Dale Claude Lamphere

Sculptor Dale Claude Lamphere has completed over fifty major public commissions from the Basilica of the National Shrine in Washington, D.C., to the Eisenhower Medical Center and the City of Burbank in California. Recent creations have been placed in Chicago, Kansas City, Colorado Springs, and Edmond, Oklahoma. 

His work explores a broad range of materials and subjects from monumental landscapes, to human forms, to abstract. After 40 years, Lamphere still finds natural forms an enduring inspiration that evoke in him a distilled and elegant response. The common thread that runs through his work is the lyric gesture and full volume that he sees in his mountain and prairie environment. Lamphere has received the Anna Hyatt Huntington Award and many honors for creative achievement. His body of work includes both classic figurative and contemporary sculpture. 

Lamphere has created numerous portraits of individuals including Burl Ives, George McGovern, and Bob and Dolores Hope.

Over 40 years ago, as a student, I traveled by ship to 18 countries around the world on a college program now known as Semester at Sea. Each port had major museums containing creations that recorded the character and consciousness of the society. My childhood on a Great Plains ranch was filled with the making of utilitarian objects and midway on the voyage, the two connected and I found my vocation. Upon returning I began my artistic journey by creating what I knew. Wagons, windmills, old stone houses and people of the prairie were first, created with fragments of wood, canvas and metal. These assemblages led to a 1972 show at the Hancock Center in Chicago, a photo and article in the Chicago Tribune, and culminated in a 20’ x 9’ commission for Stanley Home Products corporate headquarters in Massachusetts.  Next I explored the prairie landscape, sculpted in metal, canvas and stone. These grew into massive commissions: 3’ x 40’ for the National Cemetery Service and 5’ x 60’ for a regional bank system. 

I longed for something more immediately expressive and began working with clay, soon moving to cast bronze. Native American friends were my first subjects and resulted in a body of work and show at the A.B. Clossen Gallery in Cincinnati, Ohio, and the Prairie Edge Gallery in Santa Fe, New Mexico. I began a continuing study of the human form that led to dozens of life size figurative sculptures and gave me an opportunity to create and cast perhaps the largest stainless casting of its time, the 27’ Resurrection for the Archdiocese of Omaha.   A series of fortuitous events led to a portrait of Burl Ives, and then Bob and Dolores Hope, Walter Annenburg, George McGovern and others until now, over dozens of life size portraits later, I find myself fascinated by the challenge. 

Through the Hopes, I had the opportunity to design and create a two-room chapel and several sculptures at the Basilica of the National Shrine in Washington, D.C. I began to see recurring lyric gestures, certain textures and volumes. I’ve always believed that style should grow out of the process, so I began to distill it down to the gesture, looking for grace and simple elegance of line. I found that it existed all around me in windswept prairie grasses and the meander of a river.  The natural process of water, and wind, and erosion became my study and my expression. Increasingly, I find myself working with found objects, creating a context that supports and clarifies, and creating a dialogue.  Discovery is still my primary experience. New ideas, insight, faces, stones, materials and processes continue the impulse I felt so many years ago.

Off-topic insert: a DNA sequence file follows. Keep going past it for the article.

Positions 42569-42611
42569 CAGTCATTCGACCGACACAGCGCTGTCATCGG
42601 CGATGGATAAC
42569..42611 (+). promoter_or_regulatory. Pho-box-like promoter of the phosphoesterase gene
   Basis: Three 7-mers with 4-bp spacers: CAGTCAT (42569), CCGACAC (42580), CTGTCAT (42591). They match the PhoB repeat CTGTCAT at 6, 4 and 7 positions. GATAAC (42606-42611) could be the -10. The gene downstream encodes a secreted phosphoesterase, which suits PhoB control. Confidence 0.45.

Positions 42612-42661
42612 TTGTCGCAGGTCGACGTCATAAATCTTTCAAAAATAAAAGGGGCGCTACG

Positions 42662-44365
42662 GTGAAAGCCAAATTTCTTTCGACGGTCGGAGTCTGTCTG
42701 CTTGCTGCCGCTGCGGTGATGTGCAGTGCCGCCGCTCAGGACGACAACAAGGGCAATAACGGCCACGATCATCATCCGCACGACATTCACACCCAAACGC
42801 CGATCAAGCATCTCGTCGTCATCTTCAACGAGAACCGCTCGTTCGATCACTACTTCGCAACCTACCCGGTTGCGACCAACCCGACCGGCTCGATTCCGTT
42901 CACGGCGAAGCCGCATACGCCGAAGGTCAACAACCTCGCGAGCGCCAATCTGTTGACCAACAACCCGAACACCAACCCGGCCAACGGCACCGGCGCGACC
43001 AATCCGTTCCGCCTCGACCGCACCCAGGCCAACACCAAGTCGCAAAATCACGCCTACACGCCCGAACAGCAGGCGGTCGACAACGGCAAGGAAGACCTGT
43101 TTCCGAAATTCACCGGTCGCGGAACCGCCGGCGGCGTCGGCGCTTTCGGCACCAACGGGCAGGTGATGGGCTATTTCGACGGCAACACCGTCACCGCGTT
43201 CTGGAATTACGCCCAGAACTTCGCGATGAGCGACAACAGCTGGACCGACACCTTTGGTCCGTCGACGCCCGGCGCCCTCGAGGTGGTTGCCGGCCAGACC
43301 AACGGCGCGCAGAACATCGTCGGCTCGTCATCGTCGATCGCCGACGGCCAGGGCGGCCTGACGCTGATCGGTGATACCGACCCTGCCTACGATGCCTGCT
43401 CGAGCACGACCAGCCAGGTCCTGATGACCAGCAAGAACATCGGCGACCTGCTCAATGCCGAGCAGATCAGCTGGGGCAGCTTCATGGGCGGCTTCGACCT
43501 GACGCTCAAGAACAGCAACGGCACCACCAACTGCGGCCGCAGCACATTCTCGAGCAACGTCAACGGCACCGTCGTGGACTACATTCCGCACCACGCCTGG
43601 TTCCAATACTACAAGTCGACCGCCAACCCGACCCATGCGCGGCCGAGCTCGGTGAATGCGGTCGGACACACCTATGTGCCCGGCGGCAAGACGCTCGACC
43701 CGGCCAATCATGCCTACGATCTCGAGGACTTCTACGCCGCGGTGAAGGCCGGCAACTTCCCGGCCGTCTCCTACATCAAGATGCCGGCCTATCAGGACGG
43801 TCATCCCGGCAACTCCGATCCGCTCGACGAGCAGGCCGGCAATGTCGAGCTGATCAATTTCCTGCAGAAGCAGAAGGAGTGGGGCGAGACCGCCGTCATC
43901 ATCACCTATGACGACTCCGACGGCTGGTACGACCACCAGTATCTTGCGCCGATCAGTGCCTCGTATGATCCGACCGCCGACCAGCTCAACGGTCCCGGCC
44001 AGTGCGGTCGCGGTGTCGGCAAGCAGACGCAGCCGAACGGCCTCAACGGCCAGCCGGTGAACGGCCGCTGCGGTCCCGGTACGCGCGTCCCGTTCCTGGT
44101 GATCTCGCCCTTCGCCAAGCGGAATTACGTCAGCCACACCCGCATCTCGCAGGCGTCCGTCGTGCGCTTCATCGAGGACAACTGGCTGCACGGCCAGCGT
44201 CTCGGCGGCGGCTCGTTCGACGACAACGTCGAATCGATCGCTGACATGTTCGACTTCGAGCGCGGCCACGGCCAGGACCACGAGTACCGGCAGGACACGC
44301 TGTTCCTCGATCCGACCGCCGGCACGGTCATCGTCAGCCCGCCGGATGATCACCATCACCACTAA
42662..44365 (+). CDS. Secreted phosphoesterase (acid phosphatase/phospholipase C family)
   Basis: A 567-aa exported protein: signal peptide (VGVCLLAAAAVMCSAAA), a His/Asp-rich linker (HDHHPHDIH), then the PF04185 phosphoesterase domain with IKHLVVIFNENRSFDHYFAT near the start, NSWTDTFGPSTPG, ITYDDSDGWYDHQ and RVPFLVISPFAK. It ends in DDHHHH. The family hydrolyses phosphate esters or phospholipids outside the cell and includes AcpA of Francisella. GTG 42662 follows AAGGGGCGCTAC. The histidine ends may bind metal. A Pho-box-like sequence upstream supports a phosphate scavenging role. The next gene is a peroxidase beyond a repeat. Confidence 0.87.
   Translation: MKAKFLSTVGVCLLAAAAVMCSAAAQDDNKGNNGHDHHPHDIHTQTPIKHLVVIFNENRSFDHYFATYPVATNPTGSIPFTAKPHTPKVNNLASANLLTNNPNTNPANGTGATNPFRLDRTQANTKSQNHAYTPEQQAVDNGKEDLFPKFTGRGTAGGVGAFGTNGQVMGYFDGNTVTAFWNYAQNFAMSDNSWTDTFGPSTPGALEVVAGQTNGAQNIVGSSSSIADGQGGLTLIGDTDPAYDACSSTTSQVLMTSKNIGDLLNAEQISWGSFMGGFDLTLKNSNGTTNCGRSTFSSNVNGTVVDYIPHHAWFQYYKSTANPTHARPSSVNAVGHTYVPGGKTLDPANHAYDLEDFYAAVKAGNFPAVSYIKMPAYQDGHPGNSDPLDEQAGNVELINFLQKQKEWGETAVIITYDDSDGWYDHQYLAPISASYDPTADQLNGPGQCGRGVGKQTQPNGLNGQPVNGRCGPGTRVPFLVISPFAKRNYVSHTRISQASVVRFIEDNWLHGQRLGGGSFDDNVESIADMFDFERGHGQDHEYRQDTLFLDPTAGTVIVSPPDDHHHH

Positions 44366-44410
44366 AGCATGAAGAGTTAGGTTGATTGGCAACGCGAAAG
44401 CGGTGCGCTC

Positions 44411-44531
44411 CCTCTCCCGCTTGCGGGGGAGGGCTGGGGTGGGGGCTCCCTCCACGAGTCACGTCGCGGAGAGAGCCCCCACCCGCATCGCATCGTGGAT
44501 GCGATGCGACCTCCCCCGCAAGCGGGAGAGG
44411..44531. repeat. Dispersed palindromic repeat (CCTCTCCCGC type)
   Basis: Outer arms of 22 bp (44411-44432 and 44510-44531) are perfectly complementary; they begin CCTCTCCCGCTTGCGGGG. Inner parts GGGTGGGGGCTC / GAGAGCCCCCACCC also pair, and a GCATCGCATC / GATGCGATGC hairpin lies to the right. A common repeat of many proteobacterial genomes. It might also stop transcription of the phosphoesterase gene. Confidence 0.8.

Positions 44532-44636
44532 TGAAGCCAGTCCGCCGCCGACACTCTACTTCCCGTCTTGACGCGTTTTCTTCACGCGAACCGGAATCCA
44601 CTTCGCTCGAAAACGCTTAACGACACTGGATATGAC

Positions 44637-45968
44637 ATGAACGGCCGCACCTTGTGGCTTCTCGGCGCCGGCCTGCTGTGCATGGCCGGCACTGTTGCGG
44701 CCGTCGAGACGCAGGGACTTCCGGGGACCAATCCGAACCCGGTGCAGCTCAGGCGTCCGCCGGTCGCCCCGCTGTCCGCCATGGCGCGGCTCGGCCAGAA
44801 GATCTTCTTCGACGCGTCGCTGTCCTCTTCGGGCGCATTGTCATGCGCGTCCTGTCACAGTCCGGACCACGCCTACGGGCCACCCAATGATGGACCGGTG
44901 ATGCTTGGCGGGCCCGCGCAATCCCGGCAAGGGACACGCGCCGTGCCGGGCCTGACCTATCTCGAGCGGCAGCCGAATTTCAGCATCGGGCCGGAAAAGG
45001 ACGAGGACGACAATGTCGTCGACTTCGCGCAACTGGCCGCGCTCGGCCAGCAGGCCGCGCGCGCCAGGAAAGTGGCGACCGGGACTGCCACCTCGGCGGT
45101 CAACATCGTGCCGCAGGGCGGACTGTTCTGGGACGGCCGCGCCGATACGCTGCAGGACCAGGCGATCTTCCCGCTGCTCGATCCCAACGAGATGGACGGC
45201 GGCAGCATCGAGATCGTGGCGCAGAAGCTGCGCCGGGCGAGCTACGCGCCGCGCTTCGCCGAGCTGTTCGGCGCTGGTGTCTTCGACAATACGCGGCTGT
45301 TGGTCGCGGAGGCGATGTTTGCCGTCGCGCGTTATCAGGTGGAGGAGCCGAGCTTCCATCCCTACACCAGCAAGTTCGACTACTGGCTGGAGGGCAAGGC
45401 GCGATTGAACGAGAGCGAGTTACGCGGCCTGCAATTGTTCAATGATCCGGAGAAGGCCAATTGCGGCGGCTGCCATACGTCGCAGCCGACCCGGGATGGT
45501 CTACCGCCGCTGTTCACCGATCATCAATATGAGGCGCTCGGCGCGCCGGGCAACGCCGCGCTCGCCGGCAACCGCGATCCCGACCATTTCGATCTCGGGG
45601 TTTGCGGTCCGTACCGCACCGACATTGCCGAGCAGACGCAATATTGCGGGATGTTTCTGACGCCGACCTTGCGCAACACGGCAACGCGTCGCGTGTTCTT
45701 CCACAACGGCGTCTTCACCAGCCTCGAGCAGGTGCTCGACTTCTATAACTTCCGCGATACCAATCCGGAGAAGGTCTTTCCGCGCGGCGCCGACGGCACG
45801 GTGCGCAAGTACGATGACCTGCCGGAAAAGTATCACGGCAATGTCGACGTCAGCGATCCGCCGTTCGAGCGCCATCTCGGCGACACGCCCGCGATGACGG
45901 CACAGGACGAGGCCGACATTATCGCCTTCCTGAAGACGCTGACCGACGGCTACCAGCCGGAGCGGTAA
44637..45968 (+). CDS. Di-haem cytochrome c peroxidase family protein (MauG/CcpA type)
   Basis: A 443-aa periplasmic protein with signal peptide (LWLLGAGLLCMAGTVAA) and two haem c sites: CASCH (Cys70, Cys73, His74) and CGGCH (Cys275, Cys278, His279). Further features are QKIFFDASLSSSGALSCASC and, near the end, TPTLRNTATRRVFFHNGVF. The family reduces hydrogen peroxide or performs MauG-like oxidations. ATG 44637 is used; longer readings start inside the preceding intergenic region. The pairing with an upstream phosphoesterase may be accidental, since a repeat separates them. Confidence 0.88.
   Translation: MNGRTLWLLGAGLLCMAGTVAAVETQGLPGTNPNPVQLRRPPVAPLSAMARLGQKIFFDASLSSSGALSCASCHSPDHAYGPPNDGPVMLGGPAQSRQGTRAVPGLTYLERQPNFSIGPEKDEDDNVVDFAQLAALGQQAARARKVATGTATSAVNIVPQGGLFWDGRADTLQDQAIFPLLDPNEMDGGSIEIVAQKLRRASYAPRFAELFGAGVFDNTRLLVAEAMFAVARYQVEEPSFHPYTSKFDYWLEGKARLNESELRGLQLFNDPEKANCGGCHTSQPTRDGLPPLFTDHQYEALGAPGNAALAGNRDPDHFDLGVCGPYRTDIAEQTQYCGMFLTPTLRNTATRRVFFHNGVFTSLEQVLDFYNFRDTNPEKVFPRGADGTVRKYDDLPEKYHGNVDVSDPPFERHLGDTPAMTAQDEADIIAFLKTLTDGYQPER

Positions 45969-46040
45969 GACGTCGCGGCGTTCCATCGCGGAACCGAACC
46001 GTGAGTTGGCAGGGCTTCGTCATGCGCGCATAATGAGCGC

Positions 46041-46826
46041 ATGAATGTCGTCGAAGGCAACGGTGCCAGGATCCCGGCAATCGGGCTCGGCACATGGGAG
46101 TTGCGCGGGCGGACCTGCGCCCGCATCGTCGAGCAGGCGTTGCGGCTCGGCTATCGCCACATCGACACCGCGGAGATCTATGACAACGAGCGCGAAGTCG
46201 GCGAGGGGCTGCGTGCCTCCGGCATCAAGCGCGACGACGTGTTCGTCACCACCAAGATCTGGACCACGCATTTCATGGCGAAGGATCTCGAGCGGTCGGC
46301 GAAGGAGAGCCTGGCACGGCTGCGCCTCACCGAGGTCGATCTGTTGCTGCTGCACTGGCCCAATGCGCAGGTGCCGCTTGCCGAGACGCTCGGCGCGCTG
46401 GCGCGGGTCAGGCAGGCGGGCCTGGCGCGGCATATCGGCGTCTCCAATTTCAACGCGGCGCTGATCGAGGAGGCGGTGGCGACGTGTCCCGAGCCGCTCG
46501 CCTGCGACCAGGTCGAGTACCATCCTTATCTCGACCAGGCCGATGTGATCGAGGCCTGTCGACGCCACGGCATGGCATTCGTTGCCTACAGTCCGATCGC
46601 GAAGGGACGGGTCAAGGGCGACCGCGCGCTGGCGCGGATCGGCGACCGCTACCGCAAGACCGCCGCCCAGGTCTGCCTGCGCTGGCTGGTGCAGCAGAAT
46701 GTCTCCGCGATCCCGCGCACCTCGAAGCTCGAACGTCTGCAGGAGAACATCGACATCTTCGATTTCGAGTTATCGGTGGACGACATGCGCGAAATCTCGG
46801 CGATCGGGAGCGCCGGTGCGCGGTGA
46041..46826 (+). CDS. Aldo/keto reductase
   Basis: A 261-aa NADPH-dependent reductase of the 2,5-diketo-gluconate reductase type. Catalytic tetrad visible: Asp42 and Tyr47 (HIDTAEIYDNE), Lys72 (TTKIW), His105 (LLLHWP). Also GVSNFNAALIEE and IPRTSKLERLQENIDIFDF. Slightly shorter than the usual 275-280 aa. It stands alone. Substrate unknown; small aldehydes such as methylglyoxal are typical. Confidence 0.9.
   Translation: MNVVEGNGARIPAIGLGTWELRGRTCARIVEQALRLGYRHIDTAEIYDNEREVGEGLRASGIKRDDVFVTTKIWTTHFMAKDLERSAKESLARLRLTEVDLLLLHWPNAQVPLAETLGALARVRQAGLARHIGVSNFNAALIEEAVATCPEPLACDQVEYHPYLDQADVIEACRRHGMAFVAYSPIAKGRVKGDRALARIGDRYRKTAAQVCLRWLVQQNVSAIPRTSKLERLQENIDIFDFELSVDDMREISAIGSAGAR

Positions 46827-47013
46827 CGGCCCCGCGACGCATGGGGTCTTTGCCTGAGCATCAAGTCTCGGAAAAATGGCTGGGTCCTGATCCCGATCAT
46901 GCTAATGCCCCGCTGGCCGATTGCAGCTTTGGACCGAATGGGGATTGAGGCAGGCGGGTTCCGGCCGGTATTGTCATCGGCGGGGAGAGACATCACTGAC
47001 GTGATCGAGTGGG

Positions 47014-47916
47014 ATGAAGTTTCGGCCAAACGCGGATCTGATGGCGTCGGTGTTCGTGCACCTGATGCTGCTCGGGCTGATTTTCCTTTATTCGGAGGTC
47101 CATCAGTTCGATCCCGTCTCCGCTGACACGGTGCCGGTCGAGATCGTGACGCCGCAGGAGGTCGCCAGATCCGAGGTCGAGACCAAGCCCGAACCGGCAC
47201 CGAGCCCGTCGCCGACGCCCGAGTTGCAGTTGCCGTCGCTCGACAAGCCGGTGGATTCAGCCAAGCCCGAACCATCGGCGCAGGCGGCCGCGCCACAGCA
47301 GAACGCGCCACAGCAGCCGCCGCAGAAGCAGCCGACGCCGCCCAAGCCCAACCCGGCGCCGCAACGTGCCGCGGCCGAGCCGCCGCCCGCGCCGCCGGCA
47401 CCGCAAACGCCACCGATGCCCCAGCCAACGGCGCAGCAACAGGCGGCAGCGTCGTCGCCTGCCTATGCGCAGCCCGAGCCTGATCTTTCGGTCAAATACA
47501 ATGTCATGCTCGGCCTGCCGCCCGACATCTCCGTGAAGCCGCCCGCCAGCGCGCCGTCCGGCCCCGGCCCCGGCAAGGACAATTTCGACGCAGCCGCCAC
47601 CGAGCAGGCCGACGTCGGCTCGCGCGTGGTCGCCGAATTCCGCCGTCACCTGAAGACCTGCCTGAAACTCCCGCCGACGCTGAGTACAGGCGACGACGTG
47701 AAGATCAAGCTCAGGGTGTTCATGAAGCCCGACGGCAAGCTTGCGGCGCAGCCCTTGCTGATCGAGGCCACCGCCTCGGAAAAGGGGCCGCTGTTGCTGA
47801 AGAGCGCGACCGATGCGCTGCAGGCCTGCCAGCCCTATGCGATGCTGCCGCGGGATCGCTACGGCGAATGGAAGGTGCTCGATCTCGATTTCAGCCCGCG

• City of Burbank, CA;
  • Benson Park Sculpture Garden, Loveland, CO;
  • Archdiocese of Chicago, IL;
  • City of Edmond, OK;
  • Eisenhower Medical Center, Palm Springs, CA;
  • Basilica of the National Shrine, Washington, DC;
  • Fenske Media, Rapid City, SD;
  • St. Francis Medical Center, Colorado Springs, CO;
  • National Cemetery Service, Washington, D.C.


  • Our Lady of Hope Chapel, Basilica of the National Shrine, Washington, D.C., Architectural Design and Supervision, 1993
  • Prairie Edge, Founder and primary design and prototype creation, 1980-1983
  • Old West Trails Foundation, Design Consultant, 1980


  • American Artists Professional League, New York City, New York
  • Salmagundi Club Juried Sculpture Exhibit, New York City, New York
  • National Sculpture Society, 52nd Annual Exhibition, New York City, New York
  • John Hancock Center, Bonwit-Teller Sponsor, Chicago, Illinois


  • Sculptural Workshop, Ridgeview, Denver, Colorado, 2003
  • Sculptural and Environmental Design Instructor, Black Hills State University, 1978-1979
  • South Dakota Arts Council, Artists in the Schools Program, 1979-1981
  • Black Hills Waldorf School, Co-founder and Chairman of the Board, 1980-1981
  • Human Anatomy and Design, Private Studio Classes


  • Governor’s Awards in the Arts, 2013
  • Journey Museum, Board of Directors, 2003-2006
  • South Dakotans for the Arts, Board of Directors, Past President, 2002-Present
  • South Dakota Arts Council, Appointed by Governor Mickelson, 1989-1992
  • National Governors’ Award for Outstanding Creative Achievement Nomination, 1990
  • Anna Hyatt Huntington Award, American Artists Professional League
  • Outstanding Creative Achievement Award, Rapid City Fine Arts Council
  • Outstanding Creative Achievement Award, South Dakota Art Museum
  • Induction into South Dakota Hall of Fame, 1987